Here’s a list of some of the grants we have made so far to NHS charities across the UK: 

  • £315,000 to NHS Greater Glasgow and Clyde Endowments 
  • £112,000 to Western HSC Trust in Northern Ireland 
  • £164,500 to Betsi Cadwaladr University Health Board – Awyr Las Charity in Wales 
  • £182,000 to University Hospitals Birmingham Charity 
  • £196,000 to Manchester University NHS Foundation Trust Charity 
  • £140,000 to Newcastle upon Tyne Hospitals NHS Charity 
  • £105,000 to Frimley Health Charity in Surrey 
  • £150,500 to Barts Charity in London
  • £105,000 to Above and Beyond in Bristol 
  • £115,000 to Imperial Health Charity in London 
  • £119,000 to Southampton Hospitals Charity 
  • £161,000 to Leeds Cares 
  • £105,000 to Colchester & Ipswich Hospitals Charity
  • £147,000 to Nottingham Hospitals Charity

6. What is the focus for the current round of funding? 

 For the £10 million of funding currently available, we have asked all our members to submit applications for the additional support they feel is most urgently needed by NHS staff, volunteers and patients in their area, with a particular focus on support for people who are disproportionately affected by the Covid crisis, such as patients and staff from the BAME communities and other groups including those living with disabilities. That funding is now being distributed to NHS charities and will continue to go out to them through July and August.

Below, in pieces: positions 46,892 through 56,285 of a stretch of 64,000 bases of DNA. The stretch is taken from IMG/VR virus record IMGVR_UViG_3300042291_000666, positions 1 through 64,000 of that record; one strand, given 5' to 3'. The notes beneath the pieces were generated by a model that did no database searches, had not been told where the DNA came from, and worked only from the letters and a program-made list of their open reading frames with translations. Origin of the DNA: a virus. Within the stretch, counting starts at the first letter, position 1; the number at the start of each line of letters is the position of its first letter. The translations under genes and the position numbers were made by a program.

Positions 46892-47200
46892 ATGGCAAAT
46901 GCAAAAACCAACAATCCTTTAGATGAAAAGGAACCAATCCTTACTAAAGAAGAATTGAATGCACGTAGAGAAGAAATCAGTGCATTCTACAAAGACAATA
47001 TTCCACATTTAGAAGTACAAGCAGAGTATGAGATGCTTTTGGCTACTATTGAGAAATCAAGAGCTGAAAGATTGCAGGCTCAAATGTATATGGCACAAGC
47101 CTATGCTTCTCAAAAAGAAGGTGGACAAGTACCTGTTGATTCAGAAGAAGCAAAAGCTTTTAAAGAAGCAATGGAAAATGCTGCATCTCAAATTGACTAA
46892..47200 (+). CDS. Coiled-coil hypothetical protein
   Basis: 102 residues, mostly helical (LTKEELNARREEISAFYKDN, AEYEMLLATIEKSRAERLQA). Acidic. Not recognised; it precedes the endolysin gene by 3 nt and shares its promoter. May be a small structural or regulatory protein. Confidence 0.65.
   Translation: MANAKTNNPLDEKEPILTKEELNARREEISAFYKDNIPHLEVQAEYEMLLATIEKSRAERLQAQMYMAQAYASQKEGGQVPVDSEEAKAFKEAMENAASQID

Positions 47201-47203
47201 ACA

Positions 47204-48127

As the recent report by Public Health England made starkly clear, people from BAME backgrounds are being particularly hard hit by Covid-19.  NHS England figures in June showed that hospital deaths per 100,000 among British people of a black Caribbean background were three times the equivalent number among the white British population. NHS staff and volunteers of colour are at greater risk than their colleagues and we are working with our members to identify how we can get additional support to them to counter that.  

We are also just beginning to see the impact of this crisis on the mental health and wellbeing of NHS staff and volunteers. Their resilience throughout the crisis has been remarkable, but what they have had to deal with on behalf of all of us will leave a mark.   

In a poll conducted in April, half of healthcare workers said that their mental health had dropped since the virus began taking its toll. 71% of younger health professionals, who are likely to be inexperienced and early in their careers, said their mental health had deteriorated.  

In another survey of 3,500 nurses, commissioned by Nursing Times, almost all nursing staff are feeling more stressed and anxious than usual: 87% of respondents rated themselves as either “a lot” or “a little” more stressed at work than usual, while 90% said they were “a lot” or “a little” more anxious than before the outbreak. Over 50% described themselves as “a lot” more anxious or stressed than usual.